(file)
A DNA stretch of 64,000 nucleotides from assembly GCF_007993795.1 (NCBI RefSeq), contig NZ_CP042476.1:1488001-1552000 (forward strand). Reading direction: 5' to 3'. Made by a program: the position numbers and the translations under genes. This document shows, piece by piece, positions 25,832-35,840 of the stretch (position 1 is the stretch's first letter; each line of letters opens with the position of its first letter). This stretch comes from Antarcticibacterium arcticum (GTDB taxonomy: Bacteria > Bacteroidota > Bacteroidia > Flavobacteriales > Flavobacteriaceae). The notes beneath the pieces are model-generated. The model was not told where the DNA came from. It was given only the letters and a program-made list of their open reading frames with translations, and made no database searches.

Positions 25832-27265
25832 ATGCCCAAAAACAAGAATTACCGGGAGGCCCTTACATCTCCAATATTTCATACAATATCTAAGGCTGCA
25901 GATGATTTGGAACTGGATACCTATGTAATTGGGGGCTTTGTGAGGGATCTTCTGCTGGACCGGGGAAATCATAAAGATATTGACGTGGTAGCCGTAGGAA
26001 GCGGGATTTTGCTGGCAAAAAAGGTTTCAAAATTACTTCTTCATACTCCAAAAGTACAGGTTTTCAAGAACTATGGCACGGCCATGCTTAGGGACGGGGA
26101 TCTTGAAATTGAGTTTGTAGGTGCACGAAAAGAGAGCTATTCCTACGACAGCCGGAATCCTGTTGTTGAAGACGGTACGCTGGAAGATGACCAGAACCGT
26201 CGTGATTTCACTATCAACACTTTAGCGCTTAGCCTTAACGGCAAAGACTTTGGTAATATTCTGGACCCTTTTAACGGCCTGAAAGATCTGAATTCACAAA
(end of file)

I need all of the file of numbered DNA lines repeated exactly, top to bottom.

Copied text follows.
A DNA stretch of 64,000 nucleotides from assembly GCF_007993795.1 (NCBI RefSeq), contig NZ_CP042476.1:1488001-1552000 (forward strand). Reading direction: 5' to 3'. Made by a program: the position numbers and the translations under genes. This document shows, piece by piece, positions 25,832-35,840 of the stretch (position 1 is the stretch's first letter; each line of letters opens with the position of its first letter). This stretch comes from Antarcticibacterium arcticum (GTDB taxonomy: Bacteria > Bacteroidota > Bacteroidia > Flavobacteriales > Flavobacteriaceae). The notes beneath the pieces are model-generated. The model was not told where the DNA came from. It was given only the letters and a program-made list of their open reading frames with translations, and made no database searches.

Positions 25832-27265
25832 ATGCCCAAAAACAAGAATTACCGGGAGGCCCTTACATCTCCAATATTTCATACAATATCTAAGGCTGCA
25901 GATGATTTGGAACTGGATACCTATGTAATTGGGGGCTTTGTGAGGGATCTTCTGCTGGACCGGGGAAATCATAAAGATATTGACGTGGTAGCCGTAGGAA
26001 GCGGGATTTTGCTGGCAAAAAAGGTTTCAAAATTACTTCTTCATACTCCAAAAGTACAGGTTTTCAAGAACTATGGCACGGCCATGCTTAGGGACGGGGA
26101 TCTTGAAATTGAGTTTGTAGGTGCACGAAAAGAGAGCTATTCCTACGACAGCCGGAATCCTGTTGTTGAAGACGGTACGCTGGAAGATGACCAGAACCGT
26201 CGTGATTTCACTATCAACACTTTAGCGCTTAGCCTTAACGGCAAAGACTTTGGTAATATTCTGGACCCTTTTAACGGCCTGAAAGATCTGAATTCACAAA